Parent Stephanie McCartney is considering her options for the upcoming school year now that districts cannot require students to wear masks while in class.
Her 12-year-old son, Logan, has a chronic lung disease — a factor putting him at high risk for COVID-19. He has been attending classes virtually since the pandemic started last year. To keep him safe, McCartney said her family has hunkered down at home.
“Even though he is partially vaccinated, he is still at risk. I am terrified of what the fall will look like, and I am strongly considering pulling him from public schooling and homeschooling him instead,” McCartney told the Fort Worth Report. “We are scared.”
Through an executive order, Texas Gov. Greg Abbott banned school districts from enforcing a mask-wearing mandate after June 4. It applies to anyone on a public school campus.
That prohibition worries families like McCartney’s who may have to leave their public school when the new academic year begins in August because it is likely all students will be back on their campuses for mask-optional, face-to-face instruction. While student vaccinations are encouraged for some families, many parents know not all children will get their shot — especially since it will not be required.
“Our school year goes all the way through June 18 … so after June 4 masks would not be required, they would be optional,” Fort Worth ISD Superintendent Kent Scribner said during a virtual forum last week. “Certainly, people are not going to be prohibited from wearing masks, but we would not require them for any student.”
The Fort Worth ISD school board in July revised the district’s calendar, shifting the entire schedule back by about two weeks. School started Sept. 8 and will end June 18. Previously, classes were scheduled to begin Aug. 17 and end May 27, according to the initial academic calendar.
McCartney hopes Fort Worth ISD will have a remote instruction option for homes that have family members who are immunocompromised.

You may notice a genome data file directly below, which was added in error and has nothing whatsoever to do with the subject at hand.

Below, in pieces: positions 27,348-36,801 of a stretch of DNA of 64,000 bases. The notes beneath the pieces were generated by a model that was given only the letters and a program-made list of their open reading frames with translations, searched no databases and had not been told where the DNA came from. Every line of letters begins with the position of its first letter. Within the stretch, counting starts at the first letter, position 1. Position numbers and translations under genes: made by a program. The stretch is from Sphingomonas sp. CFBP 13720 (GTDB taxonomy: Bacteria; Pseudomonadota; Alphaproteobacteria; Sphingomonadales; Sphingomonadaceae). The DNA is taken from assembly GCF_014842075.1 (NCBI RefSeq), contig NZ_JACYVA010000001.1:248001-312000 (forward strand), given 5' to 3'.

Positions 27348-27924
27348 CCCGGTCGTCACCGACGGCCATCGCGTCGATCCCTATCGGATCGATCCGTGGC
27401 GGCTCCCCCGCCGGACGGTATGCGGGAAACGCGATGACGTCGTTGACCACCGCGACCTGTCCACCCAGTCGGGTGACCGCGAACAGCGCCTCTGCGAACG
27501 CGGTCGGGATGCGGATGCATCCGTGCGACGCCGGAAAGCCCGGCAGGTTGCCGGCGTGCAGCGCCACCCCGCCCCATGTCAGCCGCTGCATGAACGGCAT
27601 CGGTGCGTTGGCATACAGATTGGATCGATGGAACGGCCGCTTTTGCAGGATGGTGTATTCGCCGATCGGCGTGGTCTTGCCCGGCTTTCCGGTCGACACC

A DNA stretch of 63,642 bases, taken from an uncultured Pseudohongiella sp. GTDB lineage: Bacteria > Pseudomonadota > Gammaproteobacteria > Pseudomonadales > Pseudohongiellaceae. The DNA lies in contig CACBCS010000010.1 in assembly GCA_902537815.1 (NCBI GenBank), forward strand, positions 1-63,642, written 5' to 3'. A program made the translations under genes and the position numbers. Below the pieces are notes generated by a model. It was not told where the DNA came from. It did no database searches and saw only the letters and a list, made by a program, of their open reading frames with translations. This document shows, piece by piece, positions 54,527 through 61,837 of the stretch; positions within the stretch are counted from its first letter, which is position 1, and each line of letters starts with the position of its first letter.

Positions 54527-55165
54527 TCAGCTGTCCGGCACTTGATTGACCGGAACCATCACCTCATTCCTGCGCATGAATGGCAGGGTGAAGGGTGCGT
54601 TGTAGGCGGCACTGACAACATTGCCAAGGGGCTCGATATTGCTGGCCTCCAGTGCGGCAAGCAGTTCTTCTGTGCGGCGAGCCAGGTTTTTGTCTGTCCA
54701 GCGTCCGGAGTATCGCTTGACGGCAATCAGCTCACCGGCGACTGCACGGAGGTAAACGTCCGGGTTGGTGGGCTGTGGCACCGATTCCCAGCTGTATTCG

“I think FWISD needs to continue offering virtual learning until herd immunity is reached,” she said.
Local health officials estimate around 70% of Tarrant County residents need to get their shots before reaching herd immunity. The county is nowhere near that threshold. Nearly 40% of residents 12 and older are fully vaccinated, according to the Texas Department of State Health Services.
Carla Hearl Morton, the president of Fort Worth ISD’s special education PTA, talked about Abbott’s decision with her sons, Ben, 11, and Collin, 13. Both boys are attending classes in person after struggling with remote instruction.
“I’m going to leave it to them, and let them know that this mask provides some protection for you, but other people masking is what really protects you,” said Morton, a pediatric neuropsychologist.
Collin, who is in special education classes, just received his first COVID-19 shot. Afterward, Morton asked Collin how he felt.
“He said happy because he knew that once he is vaccinated, you’re good,” she said.
He will get his second on June 4, Morton said. Ben, though, won’t be eligible for the vaccine until October. That could change depending on if Pfizer receives authorization this fall to give its immunization to children between 2 and 11.
Collin “will have some protection. My younger son is the one who actually had COVID who may have some antibodies,” Morton said. “But still it makes me nervous for them to be in school for those last two weeks with a classmate potentially being unmasked.”
Emily Williams is another concerned Fort Worth ISD parent. She has three special needs children — Katherine, 13; Caroline, 11; and Isaac, 3.
“I am highly concerned that children are at risk without masks,” Williams said. “I’m more concerned they will bring home COVID to their communities of color and multigenerational households that go to our neighborhood middle school and high school who are, understandably, weary or fearful of the medical system and government in general.”
Medical experts told the Report that many in Black and Latino communities have a distrust of the medical system, especially those connected to the government. Those factors have led to many residents being hesitant toward getting vaccinated.
Tarrant County minority residents continue to lag behind their white neighbors in getting jabbed, local vaccine data shows.
Abbott’s mask-mandate ban also applies to school districts’ summer school programs. Fort Worth ISD’s summer session begins June 23 and ends July 22. Virtual courses will be offered only to certain high school students. Middle school and elementary students will be required to attend summer school in person.
While masking will not be mandatory after June 4, students can still wear a facial covering if they want.
“We can encourage, we can welcome and we can allow, but they will not be required,” Scribner said.